The Connecticut Attorney General has announced a lawsuit against Best Buy in regards to a secret internal website that is identical to their public website except for the prices. Consumerist has received reports of this website being used to attempt to trick our readers as recently as March 19, 2007.
Kevin purchased two DVD and CDR spindles using CompUSA’s “In-Store Pick-Up” option; when he got to the store, the price doubled. Kevin had already handed over his credit card information and had a printed receipt. Why did the price double?
Jiffy Lube charged Carlo for an oil change. They even warned his car suffered from a transmission fluid leak and an excessive oil leak. Only one problem: They hadn’t looked at the car.
When I came back, they told me that my car was ready and even pointed out that my car had a transmission fluid leak and excessive oil leak. They even said that they replaced my filters and window wipers. I agreed to the charges and paid for it. After five minutes, the cashier comes back and tells me that my car hasn’t been serviced, yet.
Carlo’s car was a chameleon. They thought the car was green, even though Carlo told them it was “bluish-green.” Well, that explains everything. Carlo had been a Jiffy Lube customer for six years. Now, he will service his car elsewhere.
TigerDirect.com sold Chudacek a 2GB flash drive for $1.99, without warning that after thirty days, the price would skyrocket to an astounding $171.38. Included with the drive “[for] a limited-time only [the] opportunity to try [CA] Internet Security Suite 2007.” We have warned against rebates, but even we were caught off-guard by the note on TigerDirect’s packing slip. Limited-time, indeed.
At $2 (after rebates) for 2 GB, I thought it was a deal I couldn’t refuse. I would just format the flash drive to get rid of the pre-loaded software and I’d be in good shape.
The Iowa Attorney General is warning people that they may have been fooled by an Indiana-based phone company.
“The federal government used to set specific standards for furniture labeling, but dropped the rules four years ago after the industry complained the standards were outdated.”
Did Mary get her TV or her PS3? Nope. The staff told her there was a priority list for the PS3, but couldn’t tell her if she was on it. Then, after Mary left the store TV-less and PS3-less she got a telephone call from the store manager, who informed her:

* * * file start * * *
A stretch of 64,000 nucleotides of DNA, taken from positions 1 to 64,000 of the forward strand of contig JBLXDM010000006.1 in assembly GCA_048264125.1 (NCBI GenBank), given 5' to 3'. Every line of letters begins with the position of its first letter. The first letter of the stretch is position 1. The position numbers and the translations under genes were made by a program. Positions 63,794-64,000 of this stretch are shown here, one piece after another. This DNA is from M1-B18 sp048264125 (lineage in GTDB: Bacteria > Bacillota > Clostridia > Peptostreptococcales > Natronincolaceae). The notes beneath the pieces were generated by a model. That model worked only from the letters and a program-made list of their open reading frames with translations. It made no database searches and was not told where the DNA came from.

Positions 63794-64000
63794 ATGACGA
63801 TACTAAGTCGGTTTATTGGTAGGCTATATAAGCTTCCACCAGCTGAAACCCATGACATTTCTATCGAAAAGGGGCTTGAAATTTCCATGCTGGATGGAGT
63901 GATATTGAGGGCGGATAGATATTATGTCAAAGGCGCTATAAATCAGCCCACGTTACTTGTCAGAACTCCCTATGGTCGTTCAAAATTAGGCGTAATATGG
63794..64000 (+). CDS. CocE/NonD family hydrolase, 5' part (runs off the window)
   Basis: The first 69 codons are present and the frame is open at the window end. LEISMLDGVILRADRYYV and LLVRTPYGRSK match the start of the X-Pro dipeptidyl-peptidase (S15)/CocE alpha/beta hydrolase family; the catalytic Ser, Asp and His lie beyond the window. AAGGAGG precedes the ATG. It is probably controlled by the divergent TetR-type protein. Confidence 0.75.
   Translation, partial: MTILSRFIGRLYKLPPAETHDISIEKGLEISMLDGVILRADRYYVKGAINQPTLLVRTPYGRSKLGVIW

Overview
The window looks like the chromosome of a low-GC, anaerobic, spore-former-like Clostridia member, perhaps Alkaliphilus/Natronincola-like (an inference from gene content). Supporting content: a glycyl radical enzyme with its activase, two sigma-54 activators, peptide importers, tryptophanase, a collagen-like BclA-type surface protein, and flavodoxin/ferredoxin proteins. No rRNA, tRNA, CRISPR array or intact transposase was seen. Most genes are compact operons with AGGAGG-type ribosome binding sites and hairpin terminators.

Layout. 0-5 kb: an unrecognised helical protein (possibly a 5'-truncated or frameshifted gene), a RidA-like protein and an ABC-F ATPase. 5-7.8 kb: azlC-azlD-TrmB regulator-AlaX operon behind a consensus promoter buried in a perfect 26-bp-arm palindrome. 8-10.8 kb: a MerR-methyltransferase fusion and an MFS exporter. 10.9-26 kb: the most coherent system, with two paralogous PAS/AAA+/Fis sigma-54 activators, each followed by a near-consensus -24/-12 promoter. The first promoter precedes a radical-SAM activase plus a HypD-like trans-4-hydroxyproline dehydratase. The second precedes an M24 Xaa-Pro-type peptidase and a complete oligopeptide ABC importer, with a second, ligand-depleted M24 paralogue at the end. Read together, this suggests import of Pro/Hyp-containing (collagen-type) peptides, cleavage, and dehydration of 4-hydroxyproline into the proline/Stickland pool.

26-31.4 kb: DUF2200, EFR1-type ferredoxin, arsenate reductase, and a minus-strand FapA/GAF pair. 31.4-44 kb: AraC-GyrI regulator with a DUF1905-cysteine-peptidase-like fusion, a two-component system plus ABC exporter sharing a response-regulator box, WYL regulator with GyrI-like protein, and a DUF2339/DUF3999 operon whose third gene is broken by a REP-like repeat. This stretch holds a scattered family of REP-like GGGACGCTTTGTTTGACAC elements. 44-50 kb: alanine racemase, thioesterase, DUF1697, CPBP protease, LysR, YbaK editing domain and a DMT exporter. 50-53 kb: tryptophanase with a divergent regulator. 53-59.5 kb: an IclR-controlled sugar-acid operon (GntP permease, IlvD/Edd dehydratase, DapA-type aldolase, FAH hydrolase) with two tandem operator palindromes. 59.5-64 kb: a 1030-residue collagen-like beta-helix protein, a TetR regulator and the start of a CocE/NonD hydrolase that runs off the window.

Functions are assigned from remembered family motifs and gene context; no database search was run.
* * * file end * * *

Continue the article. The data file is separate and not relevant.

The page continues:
It looks like DefendMyStreet.com may indeed be exploiting Denver suburbanite’s fears about sex offenders to collect their email addresses and spam them. Reader Loy, who fights spam for a living, sends us the result of his probes.
What happens when the ubiquity of Nigerian email scams gets to the point when even trusting myopic grannies start wildly flipping the double deuce at the screen when they see yet another “URGENT ASSISTANCE FROM MR. KOBE UBUNTU” email in their inbox? They bring it down a notch on the luddite ladder:
A Double Indemnity for the skid row set, a pair of golden grannies have been arrested in a homeless life insurance scam nothing short of diabolical. You won’t wash the taste of this one out your mouth with a bottle of discount lighter fluid anytime soon.
Thanks to Reader Sten S. for pointing out that we’re not the first guys to notice that the Soho Store is a total scam. Apparently, the Soho bilkers have been common knowledge to the hipster elite on the official Apple forums for sometime. Verdict as of two months ago? Same as it is today. Total scam.
On Tuesday, several readers wrote in complaining about receiving text message spam. Toby says that T-Mobile’s customer service refunded the 20 cents the spam cost as well as showing him how to keep future unwanted messages away. He writes:
We received two complaints today from Elizabeth and Melba who received a a new text message spam/scam.
Yesterday, we reported on Indiana residents who were duped into buying flat-screen tvs on the street that, upon opening at home, ended up being oven doors. How could anyone be duped by such an inane ruse, we asked ourselves, chomping cigars in our pleather armchairs. Below, detail of the packaging used to wrap the oven doors.
The ATM PIN block attacks has other consequences besides just your money getting siphoned off by scammers 2,000 miles away.
B.L. Ochman tips us off to a type of Paypal phishing scam to watch out for. She received a Pay Pal receipt lookalike for a watch from a company called Omegamove. The amount was for $395.85 and was to be shipped to one James Dickinson. Presumably, the scammers think you’ll see that, say, omg, I didn’t order a $400 watch and follow the link to dispute the order. After which, you enter in your Paypal info and they steal it. Paypal has confirmed the email to be a phish and is investigating.
Good news for the naive Luddites that each and every one of us has in our families. You know, the ones who believe that Internet Explorer pop-ups with Windows-like dialogue buttons are actual OS warnings and start naively clicking their way to a system infected with the spyware these scams are claiming to prevent. Because the FTC has finally nailed some of these companies and made them pay out over $2 million in ill-gotten gains.